Athletic mouthguards have been a staple of sports for decades; they provide a vital role in preventing injuries to the teeth and jaws as well as reducing the incidence and severity of concussions. In the past few years, however, the emergence of “performance mouthguards” has flooded the sports scene. These enhanced products claim to do more than merely protect the wearer; indeed, by positioning the mandible (lower jaw) into a specific position, the mouthguard is said to open the airway to increase oxygen intake, to relax jaw muscles ostensibly to prevent those contracting muscles from “robbing” other parts of one’s body’s energy (which allegedly decreases muscular efficiency elsewhere), and to trigger hormonal changes (chiefly by diminishing cortisol, the “stress hormone”, release). Big names such as Under Armour®, as well as smaller niche companies, dental labs, and others are invested in this concept, and millions are spent by athletes each year trying to get that extra edge that will allow them to rise above their competition.
Whether or not they do what they claim is not the purpose of this post (spoiler alert: probably not, but the jury is still out), but to alert our readers of a technique that dentists and other providers of these mouthguards employ to “demonstrate” the effectiveness of these expensive hunks of acrylic. Known as muscle testing or Applied Kinesiology, the practitioner will have the athlete clench his or her teeth, then perform tests such as pressing down on an extended arm, pushing the person to test for balance, and so on. Then the athlete will place something between his or her teeth- the mouthguard, a pencil, or a stick- and the tests are repeated. LO! The balance and strength is improved!
This is not a new trick. It was invented in the 1960s by a chiropractor, and is used for a myriad of uses, for example allergy testing whereby a patient holds a vial of a suspected allergen in his or her hand and the muscles are tested as described above; if there is weakness, then there must be an allergy or sensitivity for that particular substance. And no, I’m not making that up or pulling your leg. Recently, it has been showcased in “proving” the effectiveness of the Power Balance bracelet, debunked so beautifully by Richard Saunders. And now, it is been used to show that muscle strength and balance is improved with the use of these mouthguards. The sad thing is that I know many many dentists who believe in this “technology”, and I can attest to their honesty and sincere desire to help their patients. So in an overwhelming majority of cases, this is not an issue of fraud and deception (except for self-deception). It is merely ignorance of how the placebo effect, operator bias, and suggestibility works.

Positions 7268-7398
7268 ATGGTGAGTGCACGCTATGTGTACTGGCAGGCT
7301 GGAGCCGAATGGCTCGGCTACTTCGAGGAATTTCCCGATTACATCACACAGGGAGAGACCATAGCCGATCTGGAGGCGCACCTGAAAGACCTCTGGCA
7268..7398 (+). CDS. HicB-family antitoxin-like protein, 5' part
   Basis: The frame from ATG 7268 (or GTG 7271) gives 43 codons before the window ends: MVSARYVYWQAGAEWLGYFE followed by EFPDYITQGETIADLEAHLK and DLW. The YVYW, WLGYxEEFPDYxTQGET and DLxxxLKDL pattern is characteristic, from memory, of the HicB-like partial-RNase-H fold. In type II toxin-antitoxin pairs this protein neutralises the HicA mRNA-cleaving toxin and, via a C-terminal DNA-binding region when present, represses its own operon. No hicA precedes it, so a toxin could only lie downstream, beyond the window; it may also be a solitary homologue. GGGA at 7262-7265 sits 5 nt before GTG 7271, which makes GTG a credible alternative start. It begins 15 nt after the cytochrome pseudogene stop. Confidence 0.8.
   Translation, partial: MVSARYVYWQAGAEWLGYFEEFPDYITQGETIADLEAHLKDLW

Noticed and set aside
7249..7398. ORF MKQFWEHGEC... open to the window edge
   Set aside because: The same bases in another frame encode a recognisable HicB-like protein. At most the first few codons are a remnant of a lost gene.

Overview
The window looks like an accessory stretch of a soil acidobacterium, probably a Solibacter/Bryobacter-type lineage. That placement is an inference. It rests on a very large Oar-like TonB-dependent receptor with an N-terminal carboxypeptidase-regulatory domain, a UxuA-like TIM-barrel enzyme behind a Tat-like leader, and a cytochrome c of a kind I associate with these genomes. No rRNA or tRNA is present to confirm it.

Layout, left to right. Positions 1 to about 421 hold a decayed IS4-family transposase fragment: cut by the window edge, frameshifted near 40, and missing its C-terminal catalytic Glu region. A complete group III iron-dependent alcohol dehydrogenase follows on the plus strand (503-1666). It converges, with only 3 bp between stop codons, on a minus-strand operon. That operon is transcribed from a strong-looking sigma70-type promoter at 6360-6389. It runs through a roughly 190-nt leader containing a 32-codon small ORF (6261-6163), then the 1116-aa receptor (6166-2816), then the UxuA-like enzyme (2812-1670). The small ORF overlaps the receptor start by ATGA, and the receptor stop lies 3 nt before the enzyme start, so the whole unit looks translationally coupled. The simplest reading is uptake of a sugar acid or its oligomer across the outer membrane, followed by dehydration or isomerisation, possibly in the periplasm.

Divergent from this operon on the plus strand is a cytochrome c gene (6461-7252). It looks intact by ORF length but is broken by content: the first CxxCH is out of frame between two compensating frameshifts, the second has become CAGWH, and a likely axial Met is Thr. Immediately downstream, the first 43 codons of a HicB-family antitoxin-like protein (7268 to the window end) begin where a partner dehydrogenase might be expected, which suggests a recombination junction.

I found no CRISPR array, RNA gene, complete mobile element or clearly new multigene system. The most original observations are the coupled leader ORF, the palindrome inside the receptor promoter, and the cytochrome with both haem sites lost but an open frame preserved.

As with most fad gizmos, celebrity endorsements and patient testimonials are the cornerstone of the marketing approach undertaken by the producers of these products. After all , who needs a study when all you need is Shaq telling you that a mouthguard improved his free throw percentage (from 12% to 16%?)? And in a marketing coup, here is a photo from 2011 of Bill Gates being muscle tested for a mouthguard:
While there are a few small, poorly done studies (example here) that purport to show, if not outright effectiveness then a glimmer of biological and physiological plausibility, most of the perceived benefits can be attributed to biases on the part of the operator and recipient. A good overview of the process by Stephen Barrett can be found here, along with several references. Whether or not they eventually are shown to work, don’t rely on parlor tricks as evidence of effectiveness.
So, exercise caution when evaluating the claims of these so-called “performance mouthguards.” To be sure, the appliances themselves are of high quality and will do all the things a mouthguard is supposed to do, but they cost 1-2 orders of magnitude more, so buyer beware.